This does not refer to God's righteousness, but to suffering for the sake of a righteous cause, suffering because of the righteous judgment and action of Jesus' disciples. In judgment and action those who follow Jesus will be different from the world in renouncing their property, happiness, rights, righteousness, honor, and violence. They will be offensive to the world.
That is why the disciples will be persecuted for righteousness' sake. Not recognition, but rejection will be their reward from the world for their word and deed. It is important that Jesus calls his disciples blessed, not only when they directly confess his name, but also when they suffer for a just cause.
"Blessed are those who are persecuted for righteousness' sake, for theirs is the kingdom of heaven." Matthew 5:10
Questions to Ponder
What do you think of Bonhoeffer's assertion that disciples will be "offensive to the world"?
Why is it today that the world often seems more indifferent to Christians and the church than offended by them?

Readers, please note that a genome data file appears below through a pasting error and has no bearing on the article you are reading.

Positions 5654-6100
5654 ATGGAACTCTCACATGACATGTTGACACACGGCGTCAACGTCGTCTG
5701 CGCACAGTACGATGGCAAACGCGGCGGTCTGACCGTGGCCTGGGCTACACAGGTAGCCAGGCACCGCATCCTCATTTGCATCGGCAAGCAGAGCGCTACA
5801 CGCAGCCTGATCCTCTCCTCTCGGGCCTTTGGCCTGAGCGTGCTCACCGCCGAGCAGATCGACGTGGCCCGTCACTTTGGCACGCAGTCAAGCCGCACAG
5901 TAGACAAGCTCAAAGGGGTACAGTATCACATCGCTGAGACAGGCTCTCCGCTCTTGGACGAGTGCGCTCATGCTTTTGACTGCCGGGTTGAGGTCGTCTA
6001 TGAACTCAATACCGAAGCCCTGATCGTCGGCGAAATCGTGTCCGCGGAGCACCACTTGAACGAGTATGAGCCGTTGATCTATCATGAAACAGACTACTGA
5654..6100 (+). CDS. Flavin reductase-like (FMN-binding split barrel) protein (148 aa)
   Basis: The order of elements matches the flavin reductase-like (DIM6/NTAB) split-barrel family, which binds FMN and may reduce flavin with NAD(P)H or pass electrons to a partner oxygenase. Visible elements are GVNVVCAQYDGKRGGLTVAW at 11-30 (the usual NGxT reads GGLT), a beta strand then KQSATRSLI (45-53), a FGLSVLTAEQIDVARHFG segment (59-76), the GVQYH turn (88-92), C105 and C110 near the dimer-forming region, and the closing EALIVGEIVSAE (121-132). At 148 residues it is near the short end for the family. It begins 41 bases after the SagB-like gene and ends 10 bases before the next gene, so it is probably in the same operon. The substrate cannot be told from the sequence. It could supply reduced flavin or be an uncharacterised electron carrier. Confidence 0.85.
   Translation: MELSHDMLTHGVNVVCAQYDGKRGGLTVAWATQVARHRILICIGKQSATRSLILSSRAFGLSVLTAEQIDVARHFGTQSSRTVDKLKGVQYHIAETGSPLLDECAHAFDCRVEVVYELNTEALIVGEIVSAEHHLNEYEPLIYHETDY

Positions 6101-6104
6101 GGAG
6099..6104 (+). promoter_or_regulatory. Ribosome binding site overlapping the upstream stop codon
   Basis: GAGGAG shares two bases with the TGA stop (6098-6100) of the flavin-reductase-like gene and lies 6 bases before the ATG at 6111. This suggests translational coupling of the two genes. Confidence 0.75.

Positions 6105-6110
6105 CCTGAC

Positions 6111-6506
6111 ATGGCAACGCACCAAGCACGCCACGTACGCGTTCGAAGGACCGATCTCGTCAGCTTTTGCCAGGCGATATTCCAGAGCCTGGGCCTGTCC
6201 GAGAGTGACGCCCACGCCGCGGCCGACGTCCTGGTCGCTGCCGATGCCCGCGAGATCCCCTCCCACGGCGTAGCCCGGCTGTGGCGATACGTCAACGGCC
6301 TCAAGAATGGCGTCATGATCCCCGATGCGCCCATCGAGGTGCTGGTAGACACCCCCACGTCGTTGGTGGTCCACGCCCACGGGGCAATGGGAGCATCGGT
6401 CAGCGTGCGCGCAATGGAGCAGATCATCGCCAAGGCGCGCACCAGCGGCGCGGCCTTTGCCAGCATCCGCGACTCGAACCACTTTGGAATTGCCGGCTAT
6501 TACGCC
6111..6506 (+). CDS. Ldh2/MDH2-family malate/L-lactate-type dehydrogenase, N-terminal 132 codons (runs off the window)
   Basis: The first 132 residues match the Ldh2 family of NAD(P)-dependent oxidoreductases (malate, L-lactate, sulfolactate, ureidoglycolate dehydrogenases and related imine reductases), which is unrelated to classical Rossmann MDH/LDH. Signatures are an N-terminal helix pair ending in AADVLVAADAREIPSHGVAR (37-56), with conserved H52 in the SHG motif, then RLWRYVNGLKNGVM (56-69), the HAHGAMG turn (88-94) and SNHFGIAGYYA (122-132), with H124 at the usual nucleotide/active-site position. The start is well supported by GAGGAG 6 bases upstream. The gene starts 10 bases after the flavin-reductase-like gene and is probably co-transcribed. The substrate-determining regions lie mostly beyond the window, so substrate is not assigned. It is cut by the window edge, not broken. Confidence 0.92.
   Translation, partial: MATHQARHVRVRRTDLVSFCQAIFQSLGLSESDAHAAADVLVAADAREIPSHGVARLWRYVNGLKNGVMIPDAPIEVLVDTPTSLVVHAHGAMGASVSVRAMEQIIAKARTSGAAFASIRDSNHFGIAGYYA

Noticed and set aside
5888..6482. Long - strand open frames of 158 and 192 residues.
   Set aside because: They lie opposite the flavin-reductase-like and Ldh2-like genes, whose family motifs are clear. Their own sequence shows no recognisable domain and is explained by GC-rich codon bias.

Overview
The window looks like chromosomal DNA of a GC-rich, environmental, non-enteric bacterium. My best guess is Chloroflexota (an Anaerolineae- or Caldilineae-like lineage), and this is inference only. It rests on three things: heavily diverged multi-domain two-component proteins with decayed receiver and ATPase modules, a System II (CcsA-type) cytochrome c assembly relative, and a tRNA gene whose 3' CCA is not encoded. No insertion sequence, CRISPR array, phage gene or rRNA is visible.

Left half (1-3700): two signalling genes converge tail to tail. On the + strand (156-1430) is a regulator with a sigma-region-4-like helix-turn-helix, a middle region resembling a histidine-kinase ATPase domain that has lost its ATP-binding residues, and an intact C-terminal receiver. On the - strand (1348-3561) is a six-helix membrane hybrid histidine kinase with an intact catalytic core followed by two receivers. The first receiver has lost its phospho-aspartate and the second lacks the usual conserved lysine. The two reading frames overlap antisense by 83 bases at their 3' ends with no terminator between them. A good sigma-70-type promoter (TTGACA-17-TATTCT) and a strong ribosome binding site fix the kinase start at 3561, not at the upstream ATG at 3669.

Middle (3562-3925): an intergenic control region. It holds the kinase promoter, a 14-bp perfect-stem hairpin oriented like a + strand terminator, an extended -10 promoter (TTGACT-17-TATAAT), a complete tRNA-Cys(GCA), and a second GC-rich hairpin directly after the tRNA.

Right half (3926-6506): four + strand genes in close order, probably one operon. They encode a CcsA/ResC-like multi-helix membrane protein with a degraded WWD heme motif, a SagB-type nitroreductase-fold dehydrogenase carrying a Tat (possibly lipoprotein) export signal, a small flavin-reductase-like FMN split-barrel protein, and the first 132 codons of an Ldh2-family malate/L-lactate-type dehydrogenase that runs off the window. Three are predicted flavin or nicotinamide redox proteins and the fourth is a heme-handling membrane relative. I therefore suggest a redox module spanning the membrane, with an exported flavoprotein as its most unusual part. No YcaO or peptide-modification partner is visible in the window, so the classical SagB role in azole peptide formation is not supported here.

In what way is a disciple "blessed" when he or she "suffers for a just cause"?
For the righteous will never be moved;
they will be remembered forever.
They are not afraid of evil tidings;
their hearts are firm, secure in the Lord.
Their hearts are steady, they will not be afraid;
in the end they will look in triumph on their foes.
They have distributed freely, they have given to the poor;
their righteousness endures forever.... Psalm 112:6-9
Write about a time when you suffered for doing the right thing. Reflect on your feelings about that experience.
Have you ever held back from doing the right thing because you were afraid of rejection or suffering? If so, reflect on how it felt to hold back.
Think of people you know (or know of) who are suffering "for righteousness sake." Pray that they might receive courage and comfort from their faith and that they might prevail.
Prayer for Today
Lord, give me the wisdom to know what is right and make me willing to suffer for a just cause.
40-Day Journey with Dietrich Bonhoeffer, Copyright © 2007 Augsburg Books, imprint of Augsburg Fortress.